When I introduced myself as one of the master teachers (the other was the fabulous Michael LoMonico) to the 29 teachers participating in the Folger’s first Summer Academy, I told them the Folger was a magical place.  I thought about the unicorn painted on a screen on the ceiling of the Folger theater and the quote around it from As You Like It:  “All the world’s a stage and all the men and women merely players.”  A magical and mysterious image surrounded by magical, mysterious words.

 

This indescribable magic was a feeling I felt during my first experience at the Folger in 2012 that I just couldn’t express or convey through words (mine or Shakespeare’s) during the academy introductions.  But a week later, after five very long and very full 12-hour days, every participant came to understand that magic and mystery that my words couldn’t describe, and I was privileged, once again, to see how Folger Education can transform a teacher’s life, his/her students’ lives and classroom practice.

 

I knew that to help everyone understand that magic and the mystery in our short week of the Summer Academy, some work would be involved.  And boy, did we work.

Hamlet's speech from Quarto One. (Image: Deborah Gascon)

Hamlet’s speech from Quarto One. (Image: Deborah Gascon)

 

We read.  We read Hamlet (using the 3-D Shakespeare strategy described here). Then we read Hamlet again and compared the Quarto One “To Be or Not to Be” soliloquy which doesn’t include “that is the question” but rather “I there’s the point.”  Yep.  It was changed!  Then we read the 1604 version of Hamlet.  Then we read the 1623 First Folio version of Hamlet.  I think you get the point about how much we read.  But with every reading came deeper understanding and a closer connection with Shakespeare’s words.

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Summer Academy participant Jennie Brown shares her experience at the mid-way point of Summer Academy 2015 which took place from July 5-10, 2015. 

By Jennie Brown

Jennie Brown arrives at Summer Academy 2015 (Image: Jennie Brown)

Jennie Brown arriving at Summer Academy 2015 (Image: Jennie Brown)

Where do I even begin to describe my experience so far (only on day 3!) of the Teaching Shakespeare Institute’s Summer Academy 2015 at the Folger Shakespeare Library in DC?!  Mind-blowing, awesome, humbling, exciting, the list goes on and on.

From workshops with theater professionals and esteemed educators to sword-fighting (yes, I said sword-fighting) on the lawn, to classes with Folger scholars and master teachers to interacting with the Folger collection of rare books, this is one week that will never be forgotten. Below, I’ve put together some of the highlights of this journey so far. [If you know me, you know you’ll find pictures below as well!]

  1. Amazing Teachers: There are 28 amazing, like-minded, Shakespeare-crazed teachers here with me at the Folger Library, and every single one has a passion for bringing the best of Shakespeare–his words–and ways to teach his language back to the classroom.
  2. Hands-on Teaching Workshops: Where do I even start with this? Mike LoMonico opened the week discussing Shakespeare’s language; he had us on our feet addressing one another in Shakespearean terms of endearment (even though some sounded more like insults). We worked with him and with his fellow Folger master teacher Debbie Gascon (who is amazing!) on close-reading strategies that can be applied not only to Shakespeare’s works, but all other units of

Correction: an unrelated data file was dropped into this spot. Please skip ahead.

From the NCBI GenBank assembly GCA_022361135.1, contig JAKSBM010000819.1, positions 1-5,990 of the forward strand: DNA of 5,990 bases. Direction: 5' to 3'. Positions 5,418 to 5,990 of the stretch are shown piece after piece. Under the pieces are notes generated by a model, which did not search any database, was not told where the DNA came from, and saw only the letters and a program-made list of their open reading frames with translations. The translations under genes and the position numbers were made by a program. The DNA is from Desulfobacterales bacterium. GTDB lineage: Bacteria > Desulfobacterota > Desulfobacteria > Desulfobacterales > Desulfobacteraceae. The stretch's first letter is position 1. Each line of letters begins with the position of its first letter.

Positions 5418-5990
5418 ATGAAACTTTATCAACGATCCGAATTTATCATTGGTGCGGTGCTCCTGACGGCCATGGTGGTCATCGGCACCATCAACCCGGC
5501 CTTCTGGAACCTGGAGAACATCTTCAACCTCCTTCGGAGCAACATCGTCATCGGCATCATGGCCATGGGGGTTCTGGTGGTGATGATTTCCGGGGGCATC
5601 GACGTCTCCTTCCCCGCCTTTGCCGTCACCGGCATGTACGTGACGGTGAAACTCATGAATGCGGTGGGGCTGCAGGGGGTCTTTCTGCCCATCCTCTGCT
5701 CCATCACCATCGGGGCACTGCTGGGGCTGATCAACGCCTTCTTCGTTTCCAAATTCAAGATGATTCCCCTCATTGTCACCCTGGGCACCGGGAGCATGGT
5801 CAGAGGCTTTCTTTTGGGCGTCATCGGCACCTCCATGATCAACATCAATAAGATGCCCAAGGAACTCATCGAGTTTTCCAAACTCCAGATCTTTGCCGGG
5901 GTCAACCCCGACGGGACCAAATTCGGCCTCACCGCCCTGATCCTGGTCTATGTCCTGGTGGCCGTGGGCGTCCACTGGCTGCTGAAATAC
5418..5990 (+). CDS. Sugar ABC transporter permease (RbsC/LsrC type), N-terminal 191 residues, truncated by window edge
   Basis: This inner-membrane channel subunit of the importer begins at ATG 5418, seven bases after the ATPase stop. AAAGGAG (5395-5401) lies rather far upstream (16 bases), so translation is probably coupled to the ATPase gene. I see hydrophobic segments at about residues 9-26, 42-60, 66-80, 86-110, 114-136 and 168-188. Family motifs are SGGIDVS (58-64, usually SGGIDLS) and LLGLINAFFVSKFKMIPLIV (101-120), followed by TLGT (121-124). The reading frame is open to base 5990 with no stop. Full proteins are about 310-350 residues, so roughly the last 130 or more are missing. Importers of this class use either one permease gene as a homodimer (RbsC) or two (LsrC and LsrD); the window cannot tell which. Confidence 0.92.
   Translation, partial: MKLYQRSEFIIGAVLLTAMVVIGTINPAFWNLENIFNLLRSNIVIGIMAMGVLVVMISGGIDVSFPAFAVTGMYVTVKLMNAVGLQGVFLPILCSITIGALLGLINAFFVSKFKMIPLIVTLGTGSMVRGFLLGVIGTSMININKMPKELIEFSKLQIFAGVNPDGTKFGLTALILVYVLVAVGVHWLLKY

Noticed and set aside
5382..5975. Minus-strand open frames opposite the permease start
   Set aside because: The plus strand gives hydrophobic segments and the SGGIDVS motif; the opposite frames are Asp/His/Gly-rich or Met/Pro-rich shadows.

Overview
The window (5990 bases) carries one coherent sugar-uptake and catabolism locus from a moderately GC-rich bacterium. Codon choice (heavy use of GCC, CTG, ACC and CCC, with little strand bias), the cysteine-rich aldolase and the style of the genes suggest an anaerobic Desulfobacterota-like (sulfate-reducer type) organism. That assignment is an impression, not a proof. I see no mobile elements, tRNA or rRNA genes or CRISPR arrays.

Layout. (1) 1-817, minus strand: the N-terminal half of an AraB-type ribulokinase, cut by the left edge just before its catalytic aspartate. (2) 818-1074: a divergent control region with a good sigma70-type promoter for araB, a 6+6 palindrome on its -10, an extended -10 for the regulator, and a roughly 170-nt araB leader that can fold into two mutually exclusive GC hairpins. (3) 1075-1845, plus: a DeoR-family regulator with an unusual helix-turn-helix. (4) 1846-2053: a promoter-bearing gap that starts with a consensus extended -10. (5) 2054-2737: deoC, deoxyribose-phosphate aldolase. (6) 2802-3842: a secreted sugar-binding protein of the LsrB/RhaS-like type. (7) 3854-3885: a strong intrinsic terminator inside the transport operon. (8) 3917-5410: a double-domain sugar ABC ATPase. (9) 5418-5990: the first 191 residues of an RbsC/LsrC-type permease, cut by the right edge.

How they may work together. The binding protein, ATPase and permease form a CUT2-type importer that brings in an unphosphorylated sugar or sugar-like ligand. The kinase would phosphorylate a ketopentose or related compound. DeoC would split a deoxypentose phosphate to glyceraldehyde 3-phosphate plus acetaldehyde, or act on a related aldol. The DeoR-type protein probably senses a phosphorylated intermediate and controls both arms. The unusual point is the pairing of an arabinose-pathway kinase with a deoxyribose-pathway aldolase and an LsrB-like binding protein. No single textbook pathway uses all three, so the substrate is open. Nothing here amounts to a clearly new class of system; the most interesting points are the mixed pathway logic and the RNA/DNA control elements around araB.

Jennie Brown on the Folger stage. (Image: James Brantley)

    Jennie Brown on the Folger stage. (Image: James Brantley)

    study.

    Both LoMo’s and Debbie’s work and the plethora of strategies and teaching material they gave us will be used in my classroom, and in all of our classrooms throughout the country. Without doubt!

  3. Amazing Lectures from Scholars: The director of the Folger Library, Dr. Michael Witmore, spoke with us after “homeroom” on day two about thedigital direction in which the Folger is moving, and showed us new digital tools that give us a whole new way to look at the plays.Professor Sandy Mack had me questioning everything I thought I knew about Hamlet, and his old world vs. new world discussion — mind-blowing!  I could hear that man lecture every day!
  4. Folger Education Faculty and Staff. Honestly, I was nervous and intimidated when we first arrived at dinner on Sunday night. But after the first thirty minutes, Peggy O’Brien and Corinne Viglietta had welcomed all of us into the Folger family with open arms, immediately putting me (and many others) at ease.
  5. Acting Workshops. I haven’t been on the stage in years, and the workshops with Michael Tolaydo and Caleen Jennings made me see just how much Shakespeare’s words come to life when spoken on the stage. This will happen in all of our classrooms!

    Jennie Brown in the New Reading Room. (Image: James Brantley)

    Jennie Brown in the New Reading Room. (Image: James Brantley)

  6. Rare Materials. TOUCHED. A. FIRST. FOLIO. Do I really need to say anything more?

 

So, basically EVERY SINGLE THING we’ve done so far has made the list of highlights. This is truly an experience I will NEVER forget, and thanks to everyone at the Folger for this opportunity! From the faculty and staff, to the librarians, guest speakers, and security guards! You have ALL made this such an enjoyable experience for me.

AND DID I MENTION, WE ARE ONLY JUST STARTING DAY 4?!

I can’t wait to see what else is in store for us!

Jennie Brown teaches 9th grade English at Annville-Cleona Secondary School, Annville, PA. She can be found at @jenniekaywrites on Twitter.

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By Folger Education

Last week 29 teachers joined for a week-long Summer Academy on Hamlet. Check out how much fun we had.

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By Folger Education

 

We’re in the middle of our first-ever Summer Academy: a jam-packed week of learning with 29 passionate teachers from all kinds of schools all over the country. You’ll be hearing from them in the coming months as they reflect on their time at the Folger and take this week’s big ideas and strategies right into their classrooms. In the meantime, check out these tweets and images—they’re a pretty great slice of this invigorating Summer Academy life!